Whooping cough, or pertussis, is a bacterial infection of the lining of the respiratory tract (breathing tubes). It is known as whooping cough because of the "whooping" sound that people make when gasping for air after a fit of coughing.
Early symptoms of pertussis mimic that of a common cold (runny nose, watery, red eyes, fever, sneezing, feeling unwell).
Other symptoms include:
- Not wanting to eat
- Dry cough- that gets worse over about 2 weeks, and can last for months
- Long coughing spells
- Sudden coughing spells
- Thick mucus
- Whooping sound, as they try to get their breath (not always heard)
- The face may change colour-red or bluish, while coughing
- Small blood vessels in the skin of the face may break, causing small red spots on the skin
- Coughing may be worse at night
- Vomiting (throwing up) because of the amount of coughing
You should see a doctor for:
- Follow-up appointments
- Trouble breathing
- Noisy breathing
- Ear aches
- Slow or stopped breathing spells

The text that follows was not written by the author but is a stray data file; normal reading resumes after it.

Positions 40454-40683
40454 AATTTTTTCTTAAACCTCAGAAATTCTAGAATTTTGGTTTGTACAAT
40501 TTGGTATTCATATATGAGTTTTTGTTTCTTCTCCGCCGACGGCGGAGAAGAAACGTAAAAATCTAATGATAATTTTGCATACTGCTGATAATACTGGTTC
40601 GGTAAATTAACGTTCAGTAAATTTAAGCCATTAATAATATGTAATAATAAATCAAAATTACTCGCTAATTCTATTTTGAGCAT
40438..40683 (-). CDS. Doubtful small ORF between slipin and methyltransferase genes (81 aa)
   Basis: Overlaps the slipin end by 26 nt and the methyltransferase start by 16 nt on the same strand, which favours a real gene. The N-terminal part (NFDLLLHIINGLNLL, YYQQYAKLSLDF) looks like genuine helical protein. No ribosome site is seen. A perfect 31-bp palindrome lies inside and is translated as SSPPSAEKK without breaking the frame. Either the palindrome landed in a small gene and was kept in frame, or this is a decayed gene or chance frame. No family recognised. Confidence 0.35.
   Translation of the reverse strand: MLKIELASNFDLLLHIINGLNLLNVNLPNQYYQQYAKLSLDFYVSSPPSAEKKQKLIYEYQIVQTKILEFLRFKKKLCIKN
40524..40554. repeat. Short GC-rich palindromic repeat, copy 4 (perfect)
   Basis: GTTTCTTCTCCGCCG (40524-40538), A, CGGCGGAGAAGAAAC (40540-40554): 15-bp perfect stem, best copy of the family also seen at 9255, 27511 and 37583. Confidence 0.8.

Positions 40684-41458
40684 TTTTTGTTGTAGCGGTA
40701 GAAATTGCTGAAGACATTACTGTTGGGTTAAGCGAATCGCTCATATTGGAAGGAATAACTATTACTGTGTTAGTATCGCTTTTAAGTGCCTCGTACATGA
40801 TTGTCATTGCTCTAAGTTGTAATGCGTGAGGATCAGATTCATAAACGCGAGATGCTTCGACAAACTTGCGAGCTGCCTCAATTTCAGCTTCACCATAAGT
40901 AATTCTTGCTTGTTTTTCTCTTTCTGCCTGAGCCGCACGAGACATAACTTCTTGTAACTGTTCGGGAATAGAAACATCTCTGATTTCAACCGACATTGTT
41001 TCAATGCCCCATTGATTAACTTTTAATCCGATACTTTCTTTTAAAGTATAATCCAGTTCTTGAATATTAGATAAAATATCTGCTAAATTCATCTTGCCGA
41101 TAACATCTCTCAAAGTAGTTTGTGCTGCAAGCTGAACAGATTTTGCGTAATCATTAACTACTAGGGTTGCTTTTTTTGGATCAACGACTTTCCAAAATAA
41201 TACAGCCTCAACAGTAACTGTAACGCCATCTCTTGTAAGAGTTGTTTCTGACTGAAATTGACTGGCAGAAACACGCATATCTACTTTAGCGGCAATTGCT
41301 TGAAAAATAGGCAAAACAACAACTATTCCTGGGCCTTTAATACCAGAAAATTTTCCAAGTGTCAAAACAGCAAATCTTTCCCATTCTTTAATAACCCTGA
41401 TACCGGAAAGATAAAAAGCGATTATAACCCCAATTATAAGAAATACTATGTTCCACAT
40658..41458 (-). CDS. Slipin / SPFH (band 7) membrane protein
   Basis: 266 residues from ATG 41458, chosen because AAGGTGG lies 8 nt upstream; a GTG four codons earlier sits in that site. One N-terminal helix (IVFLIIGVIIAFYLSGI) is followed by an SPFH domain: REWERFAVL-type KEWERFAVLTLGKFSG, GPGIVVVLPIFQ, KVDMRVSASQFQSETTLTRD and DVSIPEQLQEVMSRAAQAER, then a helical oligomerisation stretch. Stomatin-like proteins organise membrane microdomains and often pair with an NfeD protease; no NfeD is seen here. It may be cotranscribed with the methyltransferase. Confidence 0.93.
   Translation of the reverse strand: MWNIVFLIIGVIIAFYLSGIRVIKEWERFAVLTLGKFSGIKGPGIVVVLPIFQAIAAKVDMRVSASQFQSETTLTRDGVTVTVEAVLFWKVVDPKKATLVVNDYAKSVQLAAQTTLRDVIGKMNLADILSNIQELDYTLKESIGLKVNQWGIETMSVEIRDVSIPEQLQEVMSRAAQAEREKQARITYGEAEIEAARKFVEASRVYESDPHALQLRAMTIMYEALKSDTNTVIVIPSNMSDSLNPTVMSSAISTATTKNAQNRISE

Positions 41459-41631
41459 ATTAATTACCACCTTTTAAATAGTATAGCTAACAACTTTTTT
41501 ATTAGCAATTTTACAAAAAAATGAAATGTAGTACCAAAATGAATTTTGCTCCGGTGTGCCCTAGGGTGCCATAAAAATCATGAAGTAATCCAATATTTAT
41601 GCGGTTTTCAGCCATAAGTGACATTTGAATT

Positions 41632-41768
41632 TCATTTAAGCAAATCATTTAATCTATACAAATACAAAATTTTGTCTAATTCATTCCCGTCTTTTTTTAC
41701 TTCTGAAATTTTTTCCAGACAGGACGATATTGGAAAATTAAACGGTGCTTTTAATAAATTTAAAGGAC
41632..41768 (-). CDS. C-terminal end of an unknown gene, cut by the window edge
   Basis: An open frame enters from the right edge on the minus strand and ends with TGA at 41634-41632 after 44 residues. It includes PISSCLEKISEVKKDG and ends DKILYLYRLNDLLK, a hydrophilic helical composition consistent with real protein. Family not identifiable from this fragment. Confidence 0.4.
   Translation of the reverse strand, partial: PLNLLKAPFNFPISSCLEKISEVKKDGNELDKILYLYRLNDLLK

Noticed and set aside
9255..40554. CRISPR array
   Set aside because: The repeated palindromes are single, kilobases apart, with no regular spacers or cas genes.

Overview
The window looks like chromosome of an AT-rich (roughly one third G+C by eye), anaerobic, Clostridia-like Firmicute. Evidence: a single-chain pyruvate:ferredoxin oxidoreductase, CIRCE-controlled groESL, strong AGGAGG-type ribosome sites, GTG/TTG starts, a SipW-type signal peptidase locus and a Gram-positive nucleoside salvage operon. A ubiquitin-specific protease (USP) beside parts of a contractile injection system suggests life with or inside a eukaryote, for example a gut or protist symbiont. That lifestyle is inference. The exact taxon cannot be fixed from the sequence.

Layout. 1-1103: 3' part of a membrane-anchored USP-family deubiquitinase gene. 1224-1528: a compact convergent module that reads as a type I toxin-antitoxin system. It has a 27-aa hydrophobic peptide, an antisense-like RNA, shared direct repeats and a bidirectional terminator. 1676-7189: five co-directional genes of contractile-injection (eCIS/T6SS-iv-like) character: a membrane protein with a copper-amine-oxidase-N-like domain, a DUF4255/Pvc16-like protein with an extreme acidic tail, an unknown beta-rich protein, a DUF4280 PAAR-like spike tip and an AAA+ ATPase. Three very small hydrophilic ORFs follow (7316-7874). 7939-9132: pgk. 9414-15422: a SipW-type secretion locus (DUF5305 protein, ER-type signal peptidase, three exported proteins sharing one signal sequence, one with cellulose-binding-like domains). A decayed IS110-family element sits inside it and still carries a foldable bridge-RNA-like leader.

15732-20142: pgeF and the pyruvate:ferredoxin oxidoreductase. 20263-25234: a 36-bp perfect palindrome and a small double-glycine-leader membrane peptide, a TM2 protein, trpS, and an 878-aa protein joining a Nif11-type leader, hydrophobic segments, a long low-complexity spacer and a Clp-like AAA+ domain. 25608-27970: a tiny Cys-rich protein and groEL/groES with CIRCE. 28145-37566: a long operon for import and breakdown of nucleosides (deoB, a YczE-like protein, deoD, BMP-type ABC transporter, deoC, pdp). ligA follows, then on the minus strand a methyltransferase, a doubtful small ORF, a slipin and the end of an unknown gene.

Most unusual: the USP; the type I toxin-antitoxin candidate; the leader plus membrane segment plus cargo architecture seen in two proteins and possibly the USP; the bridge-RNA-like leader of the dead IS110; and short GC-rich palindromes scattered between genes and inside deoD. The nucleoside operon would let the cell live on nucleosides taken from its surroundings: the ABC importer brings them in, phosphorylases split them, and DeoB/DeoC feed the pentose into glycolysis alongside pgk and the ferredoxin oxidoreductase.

- Signs of dehydration (dry mouth, extreme thirst, little or no urine/pee)
- High fever
- Coughing up green or yellow mucus
- Signs of a hernia: bulging spots in the abdomen (stomach)
Whooping cough is very contagious. It is spread by sneezing and coughing.
It is generally treated with antibiotics, which are used to control the symptoms and to prevent infected people from spreading the disease.
Go to whooping cough immunizations
- Who should be vaccinated?
- Where you can get the whopping cough vaccination?
For more information, talk to your family doctor or other health care provider. Or contact HealthLink BC for free by calling 8-1-1 or visiting the HealthLink BC website.
Visit the communicable disease control page or the child care facilities page.